Read these 20 top mum tips for developing their child with a healthy relationship with food
Seven in 10 mums feel their child is developing an unhealthy relationship to food.
It has been revealed that 69 per cent of mums around the country are worrying their child has an increasingly unhealthy approach to their food.
With eight in 10 admitting their children are fussy eaters, tempted by sugary snacks and fizzy drinks, modern mums are resorting to better ploys to encourage them to eat well.
In a new study by the Chilean Blueberries Committee, it was found that the average child only eats three of their five a day.
Two thirds of mums admit to sneaking fruit and veg onto the plate yet the majority fall back on unhealthy ‘tried and tested’ meals at some point during the week.
Mums felt most snacks marketed at their children were too sugary, with 88 per cent struggling to come up with a healthy meal plan and find child-friendly recipes.
Allowing dinners in front of the TV to crafting funny faces out of fruit and veg are just some of the methods mums are left with to get their children eat their five a day.
More than nine in 10 children were happy to eat fruit, compared to just over half willing to eat their vegetables. Fresh fruits such as bananas and blueberries were some of their children’s favourites.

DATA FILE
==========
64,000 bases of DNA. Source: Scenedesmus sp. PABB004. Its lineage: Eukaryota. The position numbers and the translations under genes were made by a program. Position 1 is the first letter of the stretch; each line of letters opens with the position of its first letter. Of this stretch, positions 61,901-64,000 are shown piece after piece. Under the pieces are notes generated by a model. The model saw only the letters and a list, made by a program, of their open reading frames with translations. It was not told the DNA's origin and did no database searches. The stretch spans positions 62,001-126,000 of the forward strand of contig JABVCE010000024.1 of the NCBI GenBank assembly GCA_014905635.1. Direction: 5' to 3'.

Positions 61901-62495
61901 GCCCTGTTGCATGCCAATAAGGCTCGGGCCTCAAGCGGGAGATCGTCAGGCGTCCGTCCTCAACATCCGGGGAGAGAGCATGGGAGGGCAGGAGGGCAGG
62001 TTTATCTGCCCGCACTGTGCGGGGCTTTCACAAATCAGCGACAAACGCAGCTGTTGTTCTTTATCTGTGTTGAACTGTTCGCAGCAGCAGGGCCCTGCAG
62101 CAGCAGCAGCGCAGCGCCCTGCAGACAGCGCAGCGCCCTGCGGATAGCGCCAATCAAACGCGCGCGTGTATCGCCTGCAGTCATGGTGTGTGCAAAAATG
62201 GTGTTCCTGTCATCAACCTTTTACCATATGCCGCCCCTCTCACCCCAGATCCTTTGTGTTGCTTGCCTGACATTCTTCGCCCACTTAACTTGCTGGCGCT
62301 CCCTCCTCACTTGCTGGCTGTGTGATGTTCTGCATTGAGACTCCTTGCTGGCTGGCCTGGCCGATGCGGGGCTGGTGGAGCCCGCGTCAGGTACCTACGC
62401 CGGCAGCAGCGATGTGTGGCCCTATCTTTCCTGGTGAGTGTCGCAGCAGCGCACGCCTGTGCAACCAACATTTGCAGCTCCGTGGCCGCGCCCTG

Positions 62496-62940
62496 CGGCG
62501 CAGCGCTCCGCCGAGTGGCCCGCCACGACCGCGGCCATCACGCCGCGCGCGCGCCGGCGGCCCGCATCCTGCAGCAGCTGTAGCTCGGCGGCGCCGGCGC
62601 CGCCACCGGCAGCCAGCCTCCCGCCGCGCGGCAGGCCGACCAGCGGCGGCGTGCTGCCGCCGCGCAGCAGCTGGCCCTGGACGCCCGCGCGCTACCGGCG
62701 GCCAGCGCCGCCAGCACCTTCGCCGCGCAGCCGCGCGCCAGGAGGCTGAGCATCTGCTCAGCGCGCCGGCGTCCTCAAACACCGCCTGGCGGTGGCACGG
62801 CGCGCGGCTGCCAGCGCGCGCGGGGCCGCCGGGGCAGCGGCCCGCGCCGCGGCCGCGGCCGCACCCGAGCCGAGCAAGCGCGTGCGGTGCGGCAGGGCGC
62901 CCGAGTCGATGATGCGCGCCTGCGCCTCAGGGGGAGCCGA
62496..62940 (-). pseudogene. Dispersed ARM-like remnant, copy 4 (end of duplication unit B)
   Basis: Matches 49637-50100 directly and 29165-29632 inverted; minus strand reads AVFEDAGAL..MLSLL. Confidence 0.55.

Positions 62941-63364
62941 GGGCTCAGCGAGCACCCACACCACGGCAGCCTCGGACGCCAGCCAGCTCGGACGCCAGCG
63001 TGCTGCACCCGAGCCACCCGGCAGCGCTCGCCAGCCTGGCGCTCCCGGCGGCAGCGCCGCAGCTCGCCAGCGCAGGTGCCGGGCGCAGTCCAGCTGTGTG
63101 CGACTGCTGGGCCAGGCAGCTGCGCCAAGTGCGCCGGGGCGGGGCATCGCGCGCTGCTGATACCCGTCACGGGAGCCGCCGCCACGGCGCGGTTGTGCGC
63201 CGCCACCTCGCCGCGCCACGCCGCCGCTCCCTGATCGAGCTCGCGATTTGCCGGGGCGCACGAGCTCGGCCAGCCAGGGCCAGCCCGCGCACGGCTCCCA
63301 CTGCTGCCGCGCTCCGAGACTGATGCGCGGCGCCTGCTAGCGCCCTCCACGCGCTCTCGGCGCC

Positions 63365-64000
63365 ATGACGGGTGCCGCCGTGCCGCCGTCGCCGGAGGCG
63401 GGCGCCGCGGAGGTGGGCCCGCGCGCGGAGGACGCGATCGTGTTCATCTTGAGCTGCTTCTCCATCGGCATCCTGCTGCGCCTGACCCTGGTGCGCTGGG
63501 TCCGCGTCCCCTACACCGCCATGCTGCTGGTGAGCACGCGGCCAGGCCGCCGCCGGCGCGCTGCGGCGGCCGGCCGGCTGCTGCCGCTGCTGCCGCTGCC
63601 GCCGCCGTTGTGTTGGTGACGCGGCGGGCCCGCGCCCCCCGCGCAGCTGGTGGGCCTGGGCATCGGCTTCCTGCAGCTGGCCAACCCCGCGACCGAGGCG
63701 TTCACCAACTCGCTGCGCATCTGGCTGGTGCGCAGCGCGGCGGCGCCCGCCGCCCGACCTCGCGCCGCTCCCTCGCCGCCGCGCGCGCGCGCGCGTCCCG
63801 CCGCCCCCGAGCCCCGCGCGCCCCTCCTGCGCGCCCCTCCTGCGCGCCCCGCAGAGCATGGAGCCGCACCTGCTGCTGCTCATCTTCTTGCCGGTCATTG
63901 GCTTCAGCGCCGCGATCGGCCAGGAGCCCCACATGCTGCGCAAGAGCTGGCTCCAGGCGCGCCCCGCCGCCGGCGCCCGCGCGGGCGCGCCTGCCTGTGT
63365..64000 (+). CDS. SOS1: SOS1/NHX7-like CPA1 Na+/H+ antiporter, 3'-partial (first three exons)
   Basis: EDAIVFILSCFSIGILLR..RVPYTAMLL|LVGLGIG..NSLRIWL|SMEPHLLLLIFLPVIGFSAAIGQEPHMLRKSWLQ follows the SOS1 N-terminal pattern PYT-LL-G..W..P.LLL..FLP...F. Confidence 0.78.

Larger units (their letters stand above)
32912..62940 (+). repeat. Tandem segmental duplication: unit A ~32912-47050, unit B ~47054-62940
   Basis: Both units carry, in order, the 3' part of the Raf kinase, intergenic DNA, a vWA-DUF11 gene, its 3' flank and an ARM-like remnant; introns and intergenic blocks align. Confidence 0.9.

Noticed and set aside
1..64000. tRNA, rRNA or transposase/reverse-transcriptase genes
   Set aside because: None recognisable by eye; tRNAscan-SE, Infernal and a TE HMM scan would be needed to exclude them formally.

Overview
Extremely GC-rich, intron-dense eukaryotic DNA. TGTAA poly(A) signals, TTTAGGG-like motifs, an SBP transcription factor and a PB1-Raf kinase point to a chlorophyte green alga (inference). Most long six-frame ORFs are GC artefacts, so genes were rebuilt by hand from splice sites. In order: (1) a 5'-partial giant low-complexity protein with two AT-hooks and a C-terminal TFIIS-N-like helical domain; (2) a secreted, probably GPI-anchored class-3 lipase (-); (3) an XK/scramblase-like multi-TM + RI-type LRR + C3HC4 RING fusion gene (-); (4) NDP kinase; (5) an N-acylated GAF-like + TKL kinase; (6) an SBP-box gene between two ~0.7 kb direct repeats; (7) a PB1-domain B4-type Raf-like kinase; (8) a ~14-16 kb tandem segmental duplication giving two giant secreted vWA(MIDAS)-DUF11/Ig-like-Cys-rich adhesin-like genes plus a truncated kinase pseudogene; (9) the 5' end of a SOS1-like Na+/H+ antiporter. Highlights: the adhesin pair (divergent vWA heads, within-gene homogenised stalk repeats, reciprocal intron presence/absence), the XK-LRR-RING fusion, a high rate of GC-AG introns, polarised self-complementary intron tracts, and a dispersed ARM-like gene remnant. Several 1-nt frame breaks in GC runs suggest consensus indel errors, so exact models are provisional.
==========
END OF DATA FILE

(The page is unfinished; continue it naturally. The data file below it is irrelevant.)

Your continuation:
Yet a whopping 70 per cent of mums confessed to giving their children sugar-packed chocolate as rewards or bribes for good behaviour. This pattern was reinforced by extended family and friends.
Leading nutritionist, Dr Emma Derbyshire, said “Quite often unhealthy foods are used to reinforce good behaviour yet we should be doing this with ‘healthy’ food options.
Otherwise, these will be seen as a lowly second choice. Fresh fruits such as blueberries provide vitamin C, K, manganese, potassium and fibre.
Survey data from mums also shows that these are a great alternative choice as they are naturally sweet tasting and can be eaten straight from the punnet”.
Here are the tips
Allowing children to eat in front of a screen
Always dining with the children at the same time
Employ the ‘try it once’ rule – a full mouthful of food must be eaten before the child can make their mind up whether they like it or not
Cutting the fruit / veg into funny shapes
Let the children choose which fruit / veg they want in the supermarket
Preparing the food on the plate into the shape of a funny face or colourful picture
Only allowing the child to have pudding if all the veg has been eaten
Blending fruits into homemade smoothies as a ‘treat’
Give the children the opportunity to choose some of the meals the family has that week
Offer snack bowls of fruit / veg when they’re watching television
Not allowing children to snack on anything unhealthy until they have had a piece of fruit
Making fruit lollipops
Giving food silly names such as ‘dinosaur food’
Chopping fruit into healthy breakfast cereals
Taking a piece of fruit when they pick up the kids so it’s the first thing they have when they’re hungry
Letting the children cook (with assistance) whenever they want to
Having a colour theme
Filling homemade cakes with a blended fruit puree
Introducing a brand new kind of fruit / veg every week for the whole family to try
Pureeing fruit and adding to porridge